They can also very strong in wormhole space, read on to see why.

Wormhole Camps

The most important thing to note here is probably that other than gates in nullsec, wormholes do not care if a pilot has an aggression timer or not. They will always be able to jump through it.

But – of course, there is a but – wormholes will give you a polarization status when you jump back and forth within a short period of time. This timer will be up to five minutes when you jump a wormhole in one direction and head back through right away. Polarization will prevent you from jumping this specific wormhole a third time.

As someone fleeing from a hole camp, this puts you at a disadvantage as you usually want to crash a wormhole back to where you came from, when you see no other way out. But other than in nullsec, everything that attacked you during your way back to the wormhole will be able to follow you through. If you make it to the other side you will also have a polarization timer. This means you won’t be able to go back through the wormhole immediately like you would in null or lowsec.

Planning Ahead

With time you will learn what choke-points and gates in the region you travel in will likely be camped. But if you plan to go into unfamiliar space, it’s can’t do harm to have a look at the EVE Gatecamp Check website. There you can enter two systems, ones you eventually avoid and the website will tell you if there are potential gate camps setup with data pulled from killboards.
No entries there are of course no guarantee that you won’t run into trouble.

Praxis Example: How to Escape a Gate Camp with a Covert Ops Frigate?

The following chapter was originally written as an answer to a forum post of a Covert Ops pilot on how to escape gate camps.

If you can escape a gate camp or not depends a lot on the situation. Let me write a little wall of text to try to cover all of them and fail while trying.

Situation 1, No Bubble:
You jump in a system (e.g. Tama), gate is camped. Flashing criminals all around you.

  1. Keep calm, you have 1 minute gate cloak that you can use to think.
  2. Look where the enemies are. How are they moving? How far away are they? If they move, wait until they are more than 11 km away before you act. A standard T2 Scram has 10 km when overheated and not on a bonused ship.
  3. Wait. If you are lucky another pilot will jump into the same gate. So if you hear gate fire behind you and there is another one decloaking before you do, the campers will likely try to catch him. This is the moment for you to go for a run while the campers are distracted.
  4. When you initially jump in you aren’t aligned to anything. Your ship is just a position vector with a null velocity vector, so you will align to any location in the same time.
  5. But I recommend to warp at it at 70 km. 70 because most people who can follow you will warp at 0 or 100 km and could decloak you in the process. But if you cloaked right when warping you should not be followed anyway.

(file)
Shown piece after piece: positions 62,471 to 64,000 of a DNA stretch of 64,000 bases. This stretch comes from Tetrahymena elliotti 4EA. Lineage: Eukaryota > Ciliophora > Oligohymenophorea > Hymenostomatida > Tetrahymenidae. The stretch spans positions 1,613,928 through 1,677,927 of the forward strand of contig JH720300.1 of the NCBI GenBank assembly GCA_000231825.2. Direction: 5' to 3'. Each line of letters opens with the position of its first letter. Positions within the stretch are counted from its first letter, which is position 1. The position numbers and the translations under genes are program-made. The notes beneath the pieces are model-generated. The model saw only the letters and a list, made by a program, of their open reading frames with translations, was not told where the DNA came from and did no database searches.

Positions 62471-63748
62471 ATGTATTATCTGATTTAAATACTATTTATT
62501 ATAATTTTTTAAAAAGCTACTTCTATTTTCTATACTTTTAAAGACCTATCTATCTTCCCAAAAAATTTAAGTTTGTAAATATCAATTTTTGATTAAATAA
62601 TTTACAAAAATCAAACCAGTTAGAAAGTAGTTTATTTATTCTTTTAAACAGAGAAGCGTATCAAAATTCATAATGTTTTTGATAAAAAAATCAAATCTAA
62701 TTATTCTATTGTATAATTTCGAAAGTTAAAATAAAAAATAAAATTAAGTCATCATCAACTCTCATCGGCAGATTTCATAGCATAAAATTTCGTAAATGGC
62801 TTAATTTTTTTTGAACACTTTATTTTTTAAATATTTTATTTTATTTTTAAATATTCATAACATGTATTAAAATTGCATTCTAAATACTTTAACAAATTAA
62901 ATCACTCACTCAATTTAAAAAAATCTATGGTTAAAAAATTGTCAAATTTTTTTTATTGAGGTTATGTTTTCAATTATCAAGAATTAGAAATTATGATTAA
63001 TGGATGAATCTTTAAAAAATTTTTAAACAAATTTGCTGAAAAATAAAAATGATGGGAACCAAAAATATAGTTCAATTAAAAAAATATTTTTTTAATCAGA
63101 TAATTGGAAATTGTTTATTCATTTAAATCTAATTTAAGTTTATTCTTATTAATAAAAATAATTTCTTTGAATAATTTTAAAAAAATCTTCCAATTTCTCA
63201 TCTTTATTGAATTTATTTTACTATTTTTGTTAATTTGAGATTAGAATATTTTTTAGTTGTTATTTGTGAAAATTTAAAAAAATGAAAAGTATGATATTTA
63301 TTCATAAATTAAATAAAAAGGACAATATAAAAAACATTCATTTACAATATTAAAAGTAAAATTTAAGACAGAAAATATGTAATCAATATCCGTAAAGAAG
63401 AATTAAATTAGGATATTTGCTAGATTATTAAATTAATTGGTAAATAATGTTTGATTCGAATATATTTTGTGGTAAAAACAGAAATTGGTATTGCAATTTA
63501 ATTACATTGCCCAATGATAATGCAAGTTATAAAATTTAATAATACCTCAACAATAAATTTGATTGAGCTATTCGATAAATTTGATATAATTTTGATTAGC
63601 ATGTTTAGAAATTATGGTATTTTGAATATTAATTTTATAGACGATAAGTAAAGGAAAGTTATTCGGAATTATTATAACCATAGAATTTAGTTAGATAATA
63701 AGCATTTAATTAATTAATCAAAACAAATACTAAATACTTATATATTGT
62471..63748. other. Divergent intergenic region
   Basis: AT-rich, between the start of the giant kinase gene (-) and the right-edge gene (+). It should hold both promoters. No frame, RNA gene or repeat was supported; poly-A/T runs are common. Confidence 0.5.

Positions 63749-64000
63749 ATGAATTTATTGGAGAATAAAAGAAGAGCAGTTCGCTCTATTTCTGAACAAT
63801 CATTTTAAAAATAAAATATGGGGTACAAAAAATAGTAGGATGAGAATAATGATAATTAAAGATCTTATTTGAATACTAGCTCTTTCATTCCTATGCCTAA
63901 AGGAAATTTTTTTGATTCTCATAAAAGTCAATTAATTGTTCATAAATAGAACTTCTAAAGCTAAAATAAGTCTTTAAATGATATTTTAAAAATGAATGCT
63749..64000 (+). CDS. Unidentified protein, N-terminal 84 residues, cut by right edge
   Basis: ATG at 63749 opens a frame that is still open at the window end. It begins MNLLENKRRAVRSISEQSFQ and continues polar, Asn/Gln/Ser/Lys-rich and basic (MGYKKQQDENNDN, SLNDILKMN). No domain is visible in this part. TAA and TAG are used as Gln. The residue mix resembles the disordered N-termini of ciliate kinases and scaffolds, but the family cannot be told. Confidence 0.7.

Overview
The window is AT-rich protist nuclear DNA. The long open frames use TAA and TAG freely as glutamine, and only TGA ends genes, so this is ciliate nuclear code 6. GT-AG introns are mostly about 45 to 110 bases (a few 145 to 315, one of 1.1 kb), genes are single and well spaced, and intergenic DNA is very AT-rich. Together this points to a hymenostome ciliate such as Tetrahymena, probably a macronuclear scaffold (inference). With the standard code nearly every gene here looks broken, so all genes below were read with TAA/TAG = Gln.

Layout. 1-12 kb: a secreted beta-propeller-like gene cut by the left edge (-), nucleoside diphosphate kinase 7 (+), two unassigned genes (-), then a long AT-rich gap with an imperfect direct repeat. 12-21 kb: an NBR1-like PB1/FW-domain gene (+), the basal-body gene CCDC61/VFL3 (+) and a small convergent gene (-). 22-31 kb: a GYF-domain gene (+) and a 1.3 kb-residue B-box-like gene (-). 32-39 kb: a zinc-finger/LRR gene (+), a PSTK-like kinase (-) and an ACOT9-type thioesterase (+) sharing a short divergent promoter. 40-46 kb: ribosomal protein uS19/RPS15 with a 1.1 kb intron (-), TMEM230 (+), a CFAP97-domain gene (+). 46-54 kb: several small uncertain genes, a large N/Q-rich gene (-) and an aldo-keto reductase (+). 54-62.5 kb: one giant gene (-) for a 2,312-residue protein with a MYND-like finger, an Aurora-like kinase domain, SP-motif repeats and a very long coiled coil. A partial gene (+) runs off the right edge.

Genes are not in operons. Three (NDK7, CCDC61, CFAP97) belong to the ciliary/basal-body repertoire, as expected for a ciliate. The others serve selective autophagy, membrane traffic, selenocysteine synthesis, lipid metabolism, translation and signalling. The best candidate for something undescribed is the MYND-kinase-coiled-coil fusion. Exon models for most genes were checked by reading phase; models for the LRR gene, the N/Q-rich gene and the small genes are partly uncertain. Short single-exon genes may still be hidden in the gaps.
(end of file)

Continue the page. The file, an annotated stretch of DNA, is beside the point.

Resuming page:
6. Immediately hit cloak after warping.
  7. Hit your Micro Warp Drives (MWD) at the same time IF – and only if – you need to make distance from other objects which prevent you from cloaking up.

Situation 2, Gate is bubbled:
You jumped into a system in Nullsec and land in a bubble and can not warp without maneuvering out.

  1. Keep calm, you have 1 minute gate cloak that you can use to think.
  2. Where are the enemies? Are there other objects which will prevent you from cloaking? Drones, containers, corpses? Avoid what could decloak you when you first choose the direction you want to make your run to.
  3. Waiting for another target for the campers is unlikely in most parts of nullsec, waiting might not be a good option.
  4. Start your run in another direction than the “real” escape route to lead the campers who will try to decloak you on a wrong track.
    A rout leading upwards in a bow has proven effective for me on a cloaking ship.
  5. Activate MWD and cloak simultaneously if possible.
  6. Get out of the bubble, warp to a random celestial.

Another option when jumping into a gate-camp can be to burn back to the gate. But be aware that this is very risky in a covert ops frigate because it basically has zero tank. If there is anything bigger than frigates that can apply damage in the time you activate the MWD and cloak and burn back to the gate you came from, you are likely dead.

Situation 3, You warped to a camped gate:
If there is no bubble you should be able to just jump through. Often this leads to situations 1 or 2 on the other side. In this case, being quick to cloak up and warp before a bubble is launched can be key to survival. If you are too slow see steps mentioned in “Situation 2”.